Two years and the second should structural. (That raises the eternal point: should general cardiology last 3 or could it be abbreviated to 2, so that long training does not make our (sub)specialty noncompetitive?)

Mitchell W. Krucoff, MD (Duke University Medical Center, Durham, NC), replies:

This reads like what I tell patients about getting a second opinions in complex options scenarios: If you get many opinions from many doctors, you can be sure there is no right answer. If you get one opinion from many doctors, you can have no doubt about what to do

On this one, Kirk, you can have no doubt about the right answer!

Steven R. Bailey, MD (University of Texas Health Sciences Center at San Antonio, TX), replies:

Agree with the arguments of all. Training in structural heart disease needs to focus on this area including patient assessment, review and integration of studies, as well as performing the procedure. This should be built on top of a sound interventional education.

Mauricio G. Cohen, MD (University of Miami Hospital, FL), replies:

It is impossible to accomplish the necessary experience to perform structural heart interventions right out of fellowship. There are a number of cognitive and procedural skills that need to be acquired, including access management, interpretation of hemodynamics, imaging, physiology, and deep understanding of devices and techniques that are completely different across structural interventions. Moreover, just a few programs are able to offer all type of interventions with an adequate volume for training.

We have started a nonaccredited extra year that includes international experience in Rotterdam and Colombia. Our fellows are very appreciative of their international experience.

I agree with the rest of the group. An extra year of training is needed.

Susheel Kodali, MD (NewYork-Presbyterian Hospital/Columbia University Medical Center), replies:

I think it is clear that additional training is required. However, another question is: should we as a group get together to try and standardize the training or at least provide some guidelines? Should there be minimum skills required to say you are a trained structural interventionalist? Is there a minimum number of structural procedures? Does it need to include all structural procedures (PFO, ASD, LAAO, TAVR, PVL closure, MitraClip, etc.)? This would make it challenging as volume at different programs varies. Personally I think it should dedicated imaging training in CT and echo. Not so much that they are independent in doing TEEs but enough that they can understand what they are looking at and understand the 3D anatomy. Now that there are more programs offering structural training, this may be the time to start standardizing or at least setting guidelines. I personally would be interested.

Duane S. Pinto, MD (Beth Israel Deaconess Medical Center, Boston, MA), replies:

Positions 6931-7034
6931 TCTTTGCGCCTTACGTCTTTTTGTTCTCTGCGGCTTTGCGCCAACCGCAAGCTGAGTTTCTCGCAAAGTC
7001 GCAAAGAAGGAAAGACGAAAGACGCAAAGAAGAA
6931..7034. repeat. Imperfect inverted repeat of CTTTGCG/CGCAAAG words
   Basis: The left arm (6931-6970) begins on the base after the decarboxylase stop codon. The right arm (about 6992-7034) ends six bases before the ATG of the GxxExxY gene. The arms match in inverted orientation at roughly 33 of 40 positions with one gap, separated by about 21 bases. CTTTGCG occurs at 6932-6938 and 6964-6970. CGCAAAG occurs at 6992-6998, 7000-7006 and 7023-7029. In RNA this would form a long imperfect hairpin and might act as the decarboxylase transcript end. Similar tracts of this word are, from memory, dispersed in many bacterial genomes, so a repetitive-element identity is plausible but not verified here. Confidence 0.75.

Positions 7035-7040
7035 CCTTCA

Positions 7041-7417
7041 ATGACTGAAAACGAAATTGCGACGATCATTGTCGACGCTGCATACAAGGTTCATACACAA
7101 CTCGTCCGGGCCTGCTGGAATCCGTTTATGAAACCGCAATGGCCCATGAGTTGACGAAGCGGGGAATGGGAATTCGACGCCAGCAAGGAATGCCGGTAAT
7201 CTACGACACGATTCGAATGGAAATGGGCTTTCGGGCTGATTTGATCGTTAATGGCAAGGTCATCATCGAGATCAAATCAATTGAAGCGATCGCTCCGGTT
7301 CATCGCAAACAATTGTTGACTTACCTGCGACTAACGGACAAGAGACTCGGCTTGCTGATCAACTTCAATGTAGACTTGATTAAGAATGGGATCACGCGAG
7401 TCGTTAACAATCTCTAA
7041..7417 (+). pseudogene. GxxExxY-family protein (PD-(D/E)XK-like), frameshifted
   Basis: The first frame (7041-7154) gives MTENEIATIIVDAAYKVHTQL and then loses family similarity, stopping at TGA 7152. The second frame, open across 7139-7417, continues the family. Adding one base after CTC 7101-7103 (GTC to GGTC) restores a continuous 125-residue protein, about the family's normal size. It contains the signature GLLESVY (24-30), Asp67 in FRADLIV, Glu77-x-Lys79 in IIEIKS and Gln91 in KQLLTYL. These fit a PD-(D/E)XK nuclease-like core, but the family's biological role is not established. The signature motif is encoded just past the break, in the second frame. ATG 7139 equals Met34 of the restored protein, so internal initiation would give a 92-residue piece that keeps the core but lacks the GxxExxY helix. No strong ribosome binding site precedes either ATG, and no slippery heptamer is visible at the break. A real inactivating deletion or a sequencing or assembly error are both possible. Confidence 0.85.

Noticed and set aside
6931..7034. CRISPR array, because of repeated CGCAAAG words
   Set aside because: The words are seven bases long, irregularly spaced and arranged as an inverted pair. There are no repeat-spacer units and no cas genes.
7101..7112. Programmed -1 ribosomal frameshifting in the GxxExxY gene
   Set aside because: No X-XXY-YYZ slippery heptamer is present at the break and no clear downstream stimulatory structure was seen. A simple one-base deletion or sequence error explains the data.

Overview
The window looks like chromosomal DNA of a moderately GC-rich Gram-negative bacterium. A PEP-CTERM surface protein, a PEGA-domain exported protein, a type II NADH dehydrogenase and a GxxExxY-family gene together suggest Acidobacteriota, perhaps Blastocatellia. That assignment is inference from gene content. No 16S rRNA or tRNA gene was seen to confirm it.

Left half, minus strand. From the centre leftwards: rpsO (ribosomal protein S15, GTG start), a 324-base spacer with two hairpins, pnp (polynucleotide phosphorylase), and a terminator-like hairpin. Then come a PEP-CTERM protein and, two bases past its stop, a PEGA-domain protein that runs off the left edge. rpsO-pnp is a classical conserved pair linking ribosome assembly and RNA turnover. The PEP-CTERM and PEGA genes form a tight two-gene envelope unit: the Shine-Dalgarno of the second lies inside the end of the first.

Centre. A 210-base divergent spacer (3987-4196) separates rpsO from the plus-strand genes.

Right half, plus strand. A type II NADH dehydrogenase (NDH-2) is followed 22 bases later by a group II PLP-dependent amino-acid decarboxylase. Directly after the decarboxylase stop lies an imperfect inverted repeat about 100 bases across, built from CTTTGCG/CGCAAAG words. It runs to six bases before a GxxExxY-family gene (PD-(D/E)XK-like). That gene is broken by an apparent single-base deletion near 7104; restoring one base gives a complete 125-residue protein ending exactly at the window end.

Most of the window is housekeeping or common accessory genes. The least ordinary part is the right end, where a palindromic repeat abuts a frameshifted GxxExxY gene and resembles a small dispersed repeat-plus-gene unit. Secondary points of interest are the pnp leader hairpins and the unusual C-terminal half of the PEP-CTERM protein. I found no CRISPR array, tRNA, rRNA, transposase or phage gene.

I wholeheartedly agree with codifying expectations and requirements. I also agree with some idea of volume requirements but recognize that this will exacerbate current obsessions with “getting numbers.” I also think that we should expect more in terms of the work of being a doctor outside of the laboratory. Many have adopted the “minimalist approach to TAVR” which includes apparently for some trainees a minimalist approach to understanding hemodynamics, outpatient clinic, inpatient follow-up after the procedure, etc. There should be some requirement for outpatient structural clinic and inpatient consultation in addition to specific numbers of devices deployed and holes closed.

Larry S. Dean, MD (UW Medicine, Seattle, WA), replies:

We require a structural year.

Paul Sorajja, MD (Minneapolis Heart Institute, MN), replies:

Completely agree with everyone's comments and sentiment. One year dedicated to structural heart disease is needed. It is also recognized that the year is just the foundation and that years of further experience are needed for independence. Many of us who are older are doing these cases without the formal year of training, and that practice requires a considerable amount of dedication that shouldn't be overestimated.

Pinto replies:

Conversations in CardiologyThere is definitely a generation gap in this and a doctor versus proceduralist split. Older docs (some who did 2-year cardiology fellowships when Braunwald's text was 1 inch thick) say, "Why not? Add another year.”

Conversely, I hear many trainees reconsidering electrophysiology because of a fifth year skipping chief residencies, etc. (I know, I know, what's 1 year in a 40-year career if you love it. If you love it, it won't be work, and all the other platitudes.)

Nonetheless, a $250K opportunity cost is on their mind as well a training fatigue at almost 30, never having had a real job that pays more than a physician assistant or nurse practitioner that they supervise who works 40 hours a week.